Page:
17 February 2015

No compassion; no goodwill

A truly sickening state of affairs.

Here are the bare bones of the facts.

Day 1. An elderly lady (80+) parks in a 4 hour limit disabled bay, displays her blue badge and forgets to set the clock. It shows 11.00 and the PCN is issued at 15:30 for staying beyond the time allowed. The contravention is for code 30(o): Parked for longer than permitted (blue badge holder).

Day 15. The lady's husband (aged 100) dies.

Day 19. Mr Mustard files a challenge to the PCN & mentions the bereavement.

Day 24. The challenge is rejected. Mr Mustard tweets about it, the Tooting Twister is alert and the Parking Management at the council immediately email Mr Mustard for the details. They subsequently request a copy of the death certificate.

Now for some more detail and comment. Here is the gist of the challenge that Mr Mustard sent in:

Dear Sirs

I represent 80+ year old (Mrs Redacted) of (redacted address) as attached authority.

She received a PCN on 2 January 2015 for being parked longer than permitted. I cannot discern the time set on the blue badge clock and whether it is correctly set or not but even if it isn't that does not prove that the car was parked for longer than the permitted time, it only proves the time that the clock was set at.

I attach statements from the lady herself and a relative who was in the house and can confirm the departure and return times on that day such that we know that the vehicle can only have been parked for a maximum of 2 hours and 15 minutes.

I draw to your attention to the very recent death of her husband, at the age of 100, on (redacted date), and whether or not you agree with my argument I suggest and request that this PCN should be cancelled as a gesture of compassion and goodwill in any event.

Yours faithfully

It is very unusual but NSL decided upon, typed and posted their response to Mr Mustard in just 5 days. A pity they didn't stop to think for longer or refer the matter to the council (which it is thought they didn't but Mr Mustard can't be 100% on that point)

Here is the main part of it:

(proving one of the perils of outsourcing; a complete loss of control)

Mr Mustard wonders about the individual who personally signed this letter and whether they are a fit & proper person to do their job (they will have to be redeployed soon because the handling of challenges is going to be brought back into the council and not a day too soon) or whether they should perhaps do something else that doesn't require any compassion to be shown. Perhaps they are too young to have yet lost someone close to them and so don't understand about life? Certainly, some training is in order.

So officially, the council (but actually NSL and this highlights the loss of control which comes with outsourcing) don't think it appropriate to cancel a PCN for a recently bereaved person.

The NSL employee says a contravention had occurred. It had, but not the one they ticketed for. It should have been this one

and if repeated at the formal representations change the failure to consider the point of challenge would have been counted as a procedural impropriety by the PATAS adjudicator. For that reason alone the PCN should have been cancelled.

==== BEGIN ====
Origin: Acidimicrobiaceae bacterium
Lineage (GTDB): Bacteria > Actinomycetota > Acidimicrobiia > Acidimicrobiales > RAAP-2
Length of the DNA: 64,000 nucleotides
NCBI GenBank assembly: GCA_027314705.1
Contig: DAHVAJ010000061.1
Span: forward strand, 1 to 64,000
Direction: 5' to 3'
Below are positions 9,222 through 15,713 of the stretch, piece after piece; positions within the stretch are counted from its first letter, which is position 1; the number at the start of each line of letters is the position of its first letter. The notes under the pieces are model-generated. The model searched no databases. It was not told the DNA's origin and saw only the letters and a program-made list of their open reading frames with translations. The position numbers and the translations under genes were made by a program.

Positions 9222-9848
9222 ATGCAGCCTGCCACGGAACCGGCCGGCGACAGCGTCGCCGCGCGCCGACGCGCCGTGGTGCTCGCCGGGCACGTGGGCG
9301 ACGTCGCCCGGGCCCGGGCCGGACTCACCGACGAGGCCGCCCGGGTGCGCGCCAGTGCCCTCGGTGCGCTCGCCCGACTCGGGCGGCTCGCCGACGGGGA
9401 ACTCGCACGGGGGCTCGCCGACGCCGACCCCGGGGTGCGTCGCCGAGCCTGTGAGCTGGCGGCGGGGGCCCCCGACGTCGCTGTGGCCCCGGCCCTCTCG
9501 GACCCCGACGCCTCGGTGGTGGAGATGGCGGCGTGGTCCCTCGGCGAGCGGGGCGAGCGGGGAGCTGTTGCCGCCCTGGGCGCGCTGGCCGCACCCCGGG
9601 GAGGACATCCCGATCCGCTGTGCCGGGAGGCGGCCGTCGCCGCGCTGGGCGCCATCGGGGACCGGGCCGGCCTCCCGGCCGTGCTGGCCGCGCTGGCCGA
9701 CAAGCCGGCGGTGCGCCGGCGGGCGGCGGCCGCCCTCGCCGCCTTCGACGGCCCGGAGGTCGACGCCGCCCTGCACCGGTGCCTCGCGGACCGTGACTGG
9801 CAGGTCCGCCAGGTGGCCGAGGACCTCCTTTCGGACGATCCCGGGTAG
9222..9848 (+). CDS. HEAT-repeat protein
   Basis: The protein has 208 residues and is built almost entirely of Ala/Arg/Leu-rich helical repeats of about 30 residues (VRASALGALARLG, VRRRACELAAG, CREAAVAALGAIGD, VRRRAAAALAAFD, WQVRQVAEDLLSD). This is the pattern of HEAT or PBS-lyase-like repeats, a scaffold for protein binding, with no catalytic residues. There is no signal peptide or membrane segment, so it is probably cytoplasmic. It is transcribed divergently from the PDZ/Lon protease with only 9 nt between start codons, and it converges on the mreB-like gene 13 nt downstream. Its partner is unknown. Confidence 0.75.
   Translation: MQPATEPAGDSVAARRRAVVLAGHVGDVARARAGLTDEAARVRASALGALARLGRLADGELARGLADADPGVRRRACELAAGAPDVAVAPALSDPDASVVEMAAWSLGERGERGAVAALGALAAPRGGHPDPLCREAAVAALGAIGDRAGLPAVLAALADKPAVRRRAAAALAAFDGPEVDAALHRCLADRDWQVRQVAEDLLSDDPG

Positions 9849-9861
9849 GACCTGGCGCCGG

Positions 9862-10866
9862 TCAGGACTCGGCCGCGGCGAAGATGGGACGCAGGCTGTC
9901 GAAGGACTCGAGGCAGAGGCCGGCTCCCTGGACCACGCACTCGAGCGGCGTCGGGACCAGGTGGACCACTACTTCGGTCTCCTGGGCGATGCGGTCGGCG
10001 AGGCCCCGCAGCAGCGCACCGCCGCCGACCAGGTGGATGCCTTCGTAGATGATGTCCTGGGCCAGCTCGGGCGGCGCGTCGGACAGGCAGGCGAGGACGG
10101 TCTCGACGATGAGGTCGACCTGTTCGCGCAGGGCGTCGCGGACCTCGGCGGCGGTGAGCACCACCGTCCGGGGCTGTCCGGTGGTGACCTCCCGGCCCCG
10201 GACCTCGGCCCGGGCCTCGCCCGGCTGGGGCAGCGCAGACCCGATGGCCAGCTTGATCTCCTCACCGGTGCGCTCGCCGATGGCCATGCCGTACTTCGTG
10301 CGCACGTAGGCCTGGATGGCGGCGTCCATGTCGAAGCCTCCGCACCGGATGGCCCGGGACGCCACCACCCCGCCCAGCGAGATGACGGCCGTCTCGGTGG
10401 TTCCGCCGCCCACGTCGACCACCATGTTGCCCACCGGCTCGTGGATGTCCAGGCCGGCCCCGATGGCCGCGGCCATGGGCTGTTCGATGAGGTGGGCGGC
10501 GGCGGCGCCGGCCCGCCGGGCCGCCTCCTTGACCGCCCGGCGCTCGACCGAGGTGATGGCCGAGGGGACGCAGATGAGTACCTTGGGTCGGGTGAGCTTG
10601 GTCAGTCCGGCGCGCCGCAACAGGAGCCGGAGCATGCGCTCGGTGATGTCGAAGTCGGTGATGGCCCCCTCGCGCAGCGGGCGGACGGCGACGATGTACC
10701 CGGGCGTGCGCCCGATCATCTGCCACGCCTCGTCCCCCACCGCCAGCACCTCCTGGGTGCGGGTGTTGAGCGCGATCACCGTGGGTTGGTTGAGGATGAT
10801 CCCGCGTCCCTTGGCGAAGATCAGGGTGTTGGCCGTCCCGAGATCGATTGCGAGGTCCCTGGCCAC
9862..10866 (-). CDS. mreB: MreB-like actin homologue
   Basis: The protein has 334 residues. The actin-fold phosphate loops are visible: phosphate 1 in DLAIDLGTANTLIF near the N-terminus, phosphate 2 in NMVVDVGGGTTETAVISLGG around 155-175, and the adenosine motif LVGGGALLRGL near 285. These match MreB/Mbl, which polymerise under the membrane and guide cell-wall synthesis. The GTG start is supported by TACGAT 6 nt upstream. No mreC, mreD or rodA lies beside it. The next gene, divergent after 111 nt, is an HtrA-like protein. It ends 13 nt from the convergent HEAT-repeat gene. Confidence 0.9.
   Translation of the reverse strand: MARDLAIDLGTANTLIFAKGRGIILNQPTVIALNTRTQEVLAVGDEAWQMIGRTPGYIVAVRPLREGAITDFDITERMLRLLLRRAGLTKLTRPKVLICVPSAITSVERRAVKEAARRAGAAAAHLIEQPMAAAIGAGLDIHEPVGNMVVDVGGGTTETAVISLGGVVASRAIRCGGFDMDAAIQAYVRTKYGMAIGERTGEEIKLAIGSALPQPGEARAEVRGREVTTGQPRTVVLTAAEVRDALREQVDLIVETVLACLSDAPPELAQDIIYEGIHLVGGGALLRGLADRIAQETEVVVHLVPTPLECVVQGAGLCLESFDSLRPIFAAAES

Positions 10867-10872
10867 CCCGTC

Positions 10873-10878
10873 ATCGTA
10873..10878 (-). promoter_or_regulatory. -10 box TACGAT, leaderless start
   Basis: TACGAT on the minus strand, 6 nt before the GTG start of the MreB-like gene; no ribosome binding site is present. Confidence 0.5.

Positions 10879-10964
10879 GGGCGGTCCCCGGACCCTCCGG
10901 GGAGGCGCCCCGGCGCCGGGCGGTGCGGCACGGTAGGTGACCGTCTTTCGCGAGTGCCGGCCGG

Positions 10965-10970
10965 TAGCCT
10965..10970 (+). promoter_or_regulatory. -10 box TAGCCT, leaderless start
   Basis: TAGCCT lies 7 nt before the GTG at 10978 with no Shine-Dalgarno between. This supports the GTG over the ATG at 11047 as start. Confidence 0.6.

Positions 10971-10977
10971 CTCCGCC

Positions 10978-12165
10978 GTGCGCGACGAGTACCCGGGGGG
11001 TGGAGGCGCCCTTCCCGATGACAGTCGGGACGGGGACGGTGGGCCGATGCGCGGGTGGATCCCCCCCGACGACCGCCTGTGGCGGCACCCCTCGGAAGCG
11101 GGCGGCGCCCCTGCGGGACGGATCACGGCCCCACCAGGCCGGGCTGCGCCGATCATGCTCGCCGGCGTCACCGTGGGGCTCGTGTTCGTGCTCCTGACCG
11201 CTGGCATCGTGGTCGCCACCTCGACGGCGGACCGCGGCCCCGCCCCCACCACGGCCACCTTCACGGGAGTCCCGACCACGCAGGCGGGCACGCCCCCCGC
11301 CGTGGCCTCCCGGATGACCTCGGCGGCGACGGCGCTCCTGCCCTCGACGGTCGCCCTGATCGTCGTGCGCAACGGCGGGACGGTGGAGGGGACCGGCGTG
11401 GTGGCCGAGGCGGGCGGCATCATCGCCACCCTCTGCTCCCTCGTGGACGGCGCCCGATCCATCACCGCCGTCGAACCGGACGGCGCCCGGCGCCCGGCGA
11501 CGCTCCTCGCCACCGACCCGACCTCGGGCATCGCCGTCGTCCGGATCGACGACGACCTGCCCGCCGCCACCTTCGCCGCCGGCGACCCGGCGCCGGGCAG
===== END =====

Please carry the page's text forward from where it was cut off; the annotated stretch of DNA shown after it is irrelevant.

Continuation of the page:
So the council sympathise with you having a bereavement of your husband of 60+ years but still want you money. The council didn't even offer the 50% reduction which they sometimes do even if you challenge more than 14 days after the PCN was issued and even sometimes when they have sent you a PATAS form. They usually offer the discount late when they feel that the council's position is weak (is Mr Mustard's feeling). They evidently didn't think so in this case.

The council are unable to issue a goodwill cancellation. Oh dear, Mr Mustard can hear adjudicators seething with annoyance at that remark and writing a decision which puts the council straight about the use oif discretion in no uncertain terms. Mr Mustard's experience is that adjudicators show compassion where it is due (even though they have to apply the law, they will try and find a justification to enable them to cancel the PCN).

The council are happy to continue with enforcement action Mr Mustard doesn't blog the words of the parking manager but reading between the lines he is not a happy bunny. The next monthly management meeting with NSL is going to be a fraught affair (predicts Mr Mustard who, despite being professionally rather busy, has piled the desk of the parking manager high with complaints this month).

Mr Mustard has been asked for a copy of the death certificate. He has in turn asked the grandson for one and then remembered that the contravention code used was the wrong one. Thus the council don't need to see the death certificate no matter how delicately they ask Mr Mustard who then has to ask the family at a time when he does not want to intrude upon their grief. The reason the council ask for the death certificate is that, apparently, lots of people lie to parking about someone having died.

The fact remains that the council have a wide discretion to cancel any PCN for any reason they like. Mr Mustard thinks they should exercise it in this case. Generally his customers tell him the truth (although he may be about to blog about a case where he wasn't - everyone gets it wrong sometimes).

Yours, sadly

Mr Mustard

p.s. Mr Mustard is offering parking management the right of reply.

Update Tuesday 24 February.

Mr Mustard produced a copy of the death certificate yesterday to satisfy parking management's requirement, even though it pained him to ask the family, and they have now cancelled the PCN which is an exercise of their discretion for which they have been thanked. Mr Mustard is still debating with them whether the PCN code used was the correct one. That argument will start again the next time that a blue badge clock isn't set by someone else.

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